Air quality and sunset


Caja del Rio just after sunset

Sunsets – along with sunrise and every other reason for looking to the horizon – have been crap for weeks. Tonight was different.

The smoke from wildfires has been persistent and often oppressive. Key fires here in New Mexico have been out for a little while; but, about 50 square miles of Colorado is still burning. So said the morning news. Air quality indications on my iPhone’s weather app have been moderately unsafe at best…usually “unhealthy for sensitive groups”…like human beings.

Most of this week, I’ve worn a cloth mask to keep the crud away from my lungs.

But, tonight, on my last exercise lap walking our fenceline, I glanced East towards the road and realized there were a few lovely red clouds in the sky and I could see the Sangre de Cristos East of Santa Fe clearly as evening approached. Most of this week, I could barely see there was a mountain range there – not that many miles away.

I turned and looked back at the mesa across our valley and the sky was smoke-free, clouds colored by the sun which set several minutes earlier. And grabbed a quick photo.

After I took the picture, I brought up the weather app. I hadn’t worn the mask tonight and the app confirmed my opinion. Air Quality was “good”. Hope it stays so…through the weekend and on into autumn.

“Fawkes” can protect you from facial recognition online


Jason Hargrove/Flickr

Software called Fawkes “cloaks” photos to trick the deep learning computer models that power facial recognition…

The rapid rise of facial recognition systems has placed the technology into many facets of our daily lives, whether we know it or not…But thus far, people have had few protections against this use of their images—apart from not sharing photos publicly at all.

The Fawkes project provides a powerful new protection mechanism.

With enough cloaked photos in circulation, a computer observer will be unable to identify a person from even an unaltered image, protecting individual privacy from unauthorized and malicious intrusions.

Math and science wins, again.

I know how silly this seems; but…

Though I don’t recall the variety’s name, we bought some of these freestone peaches at Trader Joe’s, this morning. This is the first one I cut in half to have after today’s lunch.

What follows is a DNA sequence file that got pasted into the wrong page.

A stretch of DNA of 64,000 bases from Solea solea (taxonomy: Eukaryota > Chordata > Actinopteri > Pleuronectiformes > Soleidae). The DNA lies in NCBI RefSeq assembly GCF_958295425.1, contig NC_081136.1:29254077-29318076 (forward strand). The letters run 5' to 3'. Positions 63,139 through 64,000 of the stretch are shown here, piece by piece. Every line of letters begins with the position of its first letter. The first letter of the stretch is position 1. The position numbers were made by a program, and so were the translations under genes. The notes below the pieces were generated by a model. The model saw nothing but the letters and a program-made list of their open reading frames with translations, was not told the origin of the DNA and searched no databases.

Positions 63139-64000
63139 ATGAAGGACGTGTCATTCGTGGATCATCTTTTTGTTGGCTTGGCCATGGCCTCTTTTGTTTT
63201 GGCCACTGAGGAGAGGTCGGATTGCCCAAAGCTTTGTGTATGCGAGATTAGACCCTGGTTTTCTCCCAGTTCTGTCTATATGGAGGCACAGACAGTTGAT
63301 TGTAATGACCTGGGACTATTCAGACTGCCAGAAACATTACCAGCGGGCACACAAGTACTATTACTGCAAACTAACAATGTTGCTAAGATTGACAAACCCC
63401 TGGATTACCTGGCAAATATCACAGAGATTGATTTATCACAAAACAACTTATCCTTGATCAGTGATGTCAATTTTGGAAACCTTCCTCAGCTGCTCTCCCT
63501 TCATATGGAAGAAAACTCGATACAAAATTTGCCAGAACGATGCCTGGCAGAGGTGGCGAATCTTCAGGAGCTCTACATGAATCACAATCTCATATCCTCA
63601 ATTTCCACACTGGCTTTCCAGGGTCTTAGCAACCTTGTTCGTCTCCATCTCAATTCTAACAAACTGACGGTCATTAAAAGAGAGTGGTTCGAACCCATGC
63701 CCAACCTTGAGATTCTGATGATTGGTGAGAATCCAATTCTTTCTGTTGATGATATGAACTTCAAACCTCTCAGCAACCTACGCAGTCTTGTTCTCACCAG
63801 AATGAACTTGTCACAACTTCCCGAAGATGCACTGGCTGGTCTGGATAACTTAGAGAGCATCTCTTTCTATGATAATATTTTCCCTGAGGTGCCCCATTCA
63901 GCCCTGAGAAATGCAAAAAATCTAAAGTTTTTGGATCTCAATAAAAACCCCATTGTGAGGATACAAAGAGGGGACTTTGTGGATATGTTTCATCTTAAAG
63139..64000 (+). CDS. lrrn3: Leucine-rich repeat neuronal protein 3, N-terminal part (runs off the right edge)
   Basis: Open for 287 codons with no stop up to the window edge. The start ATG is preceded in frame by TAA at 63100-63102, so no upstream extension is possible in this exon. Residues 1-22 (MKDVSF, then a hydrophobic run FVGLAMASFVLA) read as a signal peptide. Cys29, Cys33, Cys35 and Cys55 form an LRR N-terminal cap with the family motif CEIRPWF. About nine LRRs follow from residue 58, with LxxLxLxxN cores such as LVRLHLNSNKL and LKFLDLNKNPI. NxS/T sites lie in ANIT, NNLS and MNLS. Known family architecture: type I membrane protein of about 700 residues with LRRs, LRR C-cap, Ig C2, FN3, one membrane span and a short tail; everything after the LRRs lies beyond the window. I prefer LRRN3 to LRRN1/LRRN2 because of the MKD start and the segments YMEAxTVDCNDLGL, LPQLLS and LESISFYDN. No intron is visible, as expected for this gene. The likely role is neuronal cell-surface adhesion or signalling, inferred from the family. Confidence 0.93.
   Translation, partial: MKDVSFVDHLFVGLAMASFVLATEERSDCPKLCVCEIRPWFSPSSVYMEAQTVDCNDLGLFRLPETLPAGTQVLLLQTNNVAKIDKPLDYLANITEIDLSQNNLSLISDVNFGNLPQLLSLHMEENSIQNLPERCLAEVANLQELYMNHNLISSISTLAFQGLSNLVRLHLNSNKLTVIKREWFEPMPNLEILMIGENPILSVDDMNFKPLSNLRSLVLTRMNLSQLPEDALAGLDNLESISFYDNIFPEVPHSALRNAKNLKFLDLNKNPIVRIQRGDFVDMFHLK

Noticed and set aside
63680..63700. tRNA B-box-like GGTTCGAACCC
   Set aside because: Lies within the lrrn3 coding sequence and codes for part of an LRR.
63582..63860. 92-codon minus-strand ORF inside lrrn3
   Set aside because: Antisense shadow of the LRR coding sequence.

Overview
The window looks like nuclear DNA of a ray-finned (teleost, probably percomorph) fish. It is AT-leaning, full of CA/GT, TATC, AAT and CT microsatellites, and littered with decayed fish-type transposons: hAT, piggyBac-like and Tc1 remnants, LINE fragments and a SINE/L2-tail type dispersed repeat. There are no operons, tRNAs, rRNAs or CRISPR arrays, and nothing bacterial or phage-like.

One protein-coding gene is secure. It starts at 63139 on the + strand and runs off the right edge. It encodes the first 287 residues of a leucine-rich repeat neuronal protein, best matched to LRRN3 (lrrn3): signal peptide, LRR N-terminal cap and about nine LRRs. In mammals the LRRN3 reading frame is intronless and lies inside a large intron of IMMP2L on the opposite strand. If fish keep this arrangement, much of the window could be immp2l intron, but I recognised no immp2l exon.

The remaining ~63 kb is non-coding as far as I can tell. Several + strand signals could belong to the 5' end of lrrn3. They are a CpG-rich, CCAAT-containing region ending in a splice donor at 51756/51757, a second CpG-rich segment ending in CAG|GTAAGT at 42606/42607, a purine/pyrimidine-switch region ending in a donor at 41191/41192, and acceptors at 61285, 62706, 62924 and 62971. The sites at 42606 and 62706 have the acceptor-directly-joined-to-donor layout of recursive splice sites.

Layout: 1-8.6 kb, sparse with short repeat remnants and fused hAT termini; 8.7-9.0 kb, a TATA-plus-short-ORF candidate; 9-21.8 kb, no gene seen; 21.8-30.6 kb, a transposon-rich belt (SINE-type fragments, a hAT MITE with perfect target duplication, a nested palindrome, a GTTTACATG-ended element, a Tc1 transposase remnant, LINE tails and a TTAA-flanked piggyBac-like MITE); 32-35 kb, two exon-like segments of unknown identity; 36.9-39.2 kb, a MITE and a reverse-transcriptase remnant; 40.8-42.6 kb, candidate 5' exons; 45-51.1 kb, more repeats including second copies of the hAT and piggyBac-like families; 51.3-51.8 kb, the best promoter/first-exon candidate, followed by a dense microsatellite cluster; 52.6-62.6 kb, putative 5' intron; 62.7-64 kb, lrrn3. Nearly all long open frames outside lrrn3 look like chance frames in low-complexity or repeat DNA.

What a perfect freestone. The stone fell out after I separated the halves and took this quick iPhoto. Dry stone. Flesh light and barely perfumed with whatever someone may have named this fruit’s flavor. Cut the two halves into sections and then slices. Took lots of time to savor my dessert.

…Thank you, TJ.

“Unique” corona shape?

Read this blog often enough over this summer, you know I love the numbers of Osha in our meadows here in Northern New Mexico. I also get a chuckle when I see articles about the shape of the coronavirus being unique. In nature in general, not so unique. Whether you’re enjoying the scent of Osha on a sunrise walk or – for that matter – fishing from a coastal breakwater and catching a spiny Pufferfish. :-]

Balloon spider migration


Click to enlarge

The annual migration of balloon spiders started a week or so ago. Always look for their webs tangled in our East-facing fenceline. A usual sign that summer is here.

Took this iPhoto about 5 minutes after sunrise on my first walk of the morning, today.

Detroit Wall, 1941

August 1941. “Negro children standing in front of half-mile concrete wall, Detroit, Michigan. This wall was built in August 1941 to separate the Negro section from a white housing development going up on the other side.”

The wall still stands, mostly because it would be a pain to take it down, but now it’s just a backyard wall. Some sections have been repurposed as murals, like the one…showing Rosa Parks catching the bus.

Times change even if some people don’t have the courage to change.